U.S. Debt Was $19,947,304,555,212 On Jan. 20th… You’ll Be Stunned At Where It Is Now. - Page 2
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Thread: U.S. Debt Was $19,947,304,555,212 On Jan. 20th… You’ll Be Stunned At Where It Is Now.

  1. #11
    Join Date
    May 2013
    Location
    California
    Posts
    330
    Funny to hear people say "WE DESERVE BLAH BLAH" but you know, if you bother trying to explain the math, they will shut it out real fast.

    Even the Social Security Agency and Medicare Boards of Trustees admits it will not be able to continue doling out benefits as it has. Look at the most recent report straight from the website (yes it's still up) of the Social Security and Medicare Board of Trustees.
    https://www.ssa.gov/oact/trsum/
    (As posted from July 2016, but it hasn't changed.)

    Just a portion of the dire warnings they issued quoted here:

    "The Trustees project that the Medicare Hospital Insurance (HI) Trust Fund will be depleted in 2028, two years earlier than projected in last year's report. At that time dedicated revenues will be sufficient to pay 87 percent of HI costs. The Trustees project that the share of HI cost that can be financed with HI dedicated revenues will decline slowly to 79 percent in 2043, and will then rise gradually to 86 percent in 2090."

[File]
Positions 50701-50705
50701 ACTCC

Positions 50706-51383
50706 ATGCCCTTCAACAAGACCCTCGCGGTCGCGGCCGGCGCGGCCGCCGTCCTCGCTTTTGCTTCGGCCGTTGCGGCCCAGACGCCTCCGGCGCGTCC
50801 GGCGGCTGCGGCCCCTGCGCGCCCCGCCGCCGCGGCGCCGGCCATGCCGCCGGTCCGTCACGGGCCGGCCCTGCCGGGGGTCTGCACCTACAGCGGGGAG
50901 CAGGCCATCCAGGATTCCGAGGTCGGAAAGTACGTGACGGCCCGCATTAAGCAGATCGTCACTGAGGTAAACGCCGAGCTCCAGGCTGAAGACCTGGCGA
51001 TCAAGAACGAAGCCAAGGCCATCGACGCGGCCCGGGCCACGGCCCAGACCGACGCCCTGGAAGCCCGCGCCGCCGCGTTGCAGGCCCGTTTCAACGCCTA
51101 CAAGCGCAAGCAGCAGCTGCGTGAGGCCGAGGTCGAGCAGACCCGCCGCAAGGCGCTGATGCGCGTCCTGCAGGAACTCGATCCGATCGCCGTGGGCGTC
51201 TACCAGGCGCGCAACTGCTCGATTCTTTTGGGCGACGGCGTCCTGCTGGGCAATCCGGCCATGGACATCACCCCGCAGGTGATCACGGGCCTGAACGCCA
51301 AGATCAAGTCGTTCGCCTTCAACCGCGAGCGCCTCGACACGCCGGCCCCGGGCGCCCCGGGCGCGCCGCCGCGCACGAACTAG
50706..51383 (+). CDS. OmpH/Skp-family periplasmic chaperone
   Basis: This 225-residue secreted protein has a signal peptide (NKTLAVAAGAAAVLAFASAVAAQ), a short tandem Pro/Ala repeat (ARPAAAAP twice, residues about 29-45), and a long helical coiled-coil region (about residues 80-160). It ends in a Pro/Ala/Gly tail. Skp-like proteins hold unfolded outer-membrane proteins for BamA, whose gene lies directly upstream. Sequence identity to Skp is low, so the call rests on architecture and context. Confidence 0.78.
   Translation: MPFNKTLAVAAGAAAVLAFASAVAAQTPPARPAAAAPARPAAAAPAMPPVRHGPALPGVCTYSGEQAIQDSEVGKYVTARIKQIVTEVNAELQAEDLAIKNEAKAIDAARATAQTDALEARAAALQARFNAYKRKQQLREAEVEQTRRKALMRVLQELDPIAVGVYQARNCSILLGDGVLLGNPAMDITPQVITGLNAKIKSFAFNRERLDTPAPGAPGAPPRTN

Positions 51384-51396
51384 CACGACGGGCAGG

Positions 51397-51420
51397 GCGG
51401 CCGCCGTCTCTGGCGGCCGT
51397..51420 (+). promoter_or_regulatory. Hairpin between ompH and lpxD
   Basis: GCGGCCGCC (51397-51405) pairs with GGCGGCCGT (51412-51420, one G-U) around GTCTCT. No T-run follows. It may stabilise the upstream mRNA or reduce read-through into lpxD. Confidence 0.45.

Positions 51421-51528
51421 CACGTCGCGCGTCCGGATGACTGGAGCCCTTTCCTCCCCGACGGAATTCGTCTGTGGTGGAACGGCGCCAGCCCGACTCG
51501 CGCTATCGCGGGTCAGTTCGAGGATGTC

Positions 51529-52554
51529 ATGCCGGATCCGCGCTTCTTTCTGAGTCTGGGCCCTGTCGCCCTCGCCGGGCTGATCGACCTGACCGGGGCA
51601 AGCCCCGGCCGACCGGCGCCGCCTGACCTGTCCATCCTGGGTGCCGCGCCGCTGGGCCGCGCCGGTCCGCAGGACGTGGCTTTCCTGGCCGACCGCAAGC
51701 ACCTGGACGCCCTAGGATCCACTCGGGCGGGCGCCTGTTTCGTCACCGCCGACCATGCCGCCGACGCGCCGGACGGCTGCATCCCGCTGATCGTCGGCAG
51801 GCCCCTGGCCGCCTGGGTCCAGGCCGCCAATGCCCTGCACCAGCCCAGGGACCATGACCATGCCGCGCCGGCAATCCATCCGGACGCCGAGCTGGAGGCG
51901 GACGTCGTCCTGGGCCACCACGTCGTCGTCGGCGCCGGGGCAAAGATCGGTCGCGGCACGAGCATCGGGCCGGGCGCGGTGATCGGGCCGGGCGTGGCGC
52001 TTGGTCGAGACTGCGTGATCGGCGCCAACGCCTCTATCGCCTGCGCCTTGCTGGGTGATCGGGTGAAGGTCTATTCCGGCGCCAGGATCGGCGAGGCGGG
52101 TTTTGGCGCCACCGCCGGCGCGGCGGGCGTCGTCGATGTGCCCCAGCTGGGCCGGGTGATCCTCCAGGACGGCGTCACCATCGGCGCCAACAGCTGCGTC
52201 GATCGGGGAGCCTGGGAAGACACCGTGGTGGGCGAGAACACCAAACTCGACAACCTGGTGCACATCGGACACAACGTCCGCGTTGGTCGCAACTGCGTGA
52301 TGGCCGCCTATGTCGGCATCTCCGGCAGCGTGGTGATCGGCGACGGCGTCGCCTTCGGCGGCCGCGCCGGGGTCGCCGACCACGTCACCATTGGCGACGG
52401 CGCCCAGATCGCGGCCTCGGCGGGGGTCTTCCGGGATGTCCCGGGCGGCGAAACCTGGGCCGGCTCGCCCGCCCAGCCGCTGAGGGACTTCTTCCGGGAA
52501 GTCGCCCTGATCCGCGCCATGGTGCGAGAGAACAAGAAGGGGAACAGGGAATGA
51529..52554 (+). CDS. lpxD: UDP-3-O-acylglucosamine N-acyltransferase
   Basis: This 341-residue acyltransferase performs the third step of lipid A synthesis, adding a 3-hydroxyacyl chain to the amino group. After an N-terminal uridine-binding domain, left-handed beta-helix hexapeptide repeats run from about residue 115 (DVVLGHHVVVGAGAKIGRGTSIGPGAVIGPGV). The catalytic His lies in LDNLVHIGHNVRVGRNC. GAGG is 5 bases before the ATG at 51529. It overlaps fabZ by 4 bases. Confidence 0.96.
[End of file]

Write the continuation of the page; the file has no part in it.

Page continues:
So: Medicare reimbursements will decline to to 87% of current levels (at current budget, by 2026, or by other estimates and being more optimistic, by 2028).

    And that assumes the whole thing doesn't crash into the sand in 2028. Can anyone in their right mind even imagine Medicare existing in 2090? I for one don't think it will be around at that time.

    What did they say about Social Security? Quoted in part:

    "After 2019, interest income and redemption of trust fund asset reserves from the General Fund of the Treasury will provide the resources needed to offset Social Security's annual deficits until 2034, when the reserves will be depleted. Thereafter, scheduled tax income is projected to be sufficient to pay about three-quarters of scheduled benefits through the end of the projection period in 2090."

    In other words:

    Social Security is funded by two trust funds -- one for retiree benefits and one for disability benefits. The 2034 date is the exhaustion date for both funds when combined. But if considered separately, the old-age fund will be exhausted by 2035, after which it would be able to pay just 77% of benefits. This is common knowledge, admitted openly even by the Social Security and Medicare Boards of Trustees, it is not some arcane calculation that someone pulled out or invented for political convenience.

    Medicare will run out by 2026 under current budgets. "But what about the budget President Trump just proposed," you might ask?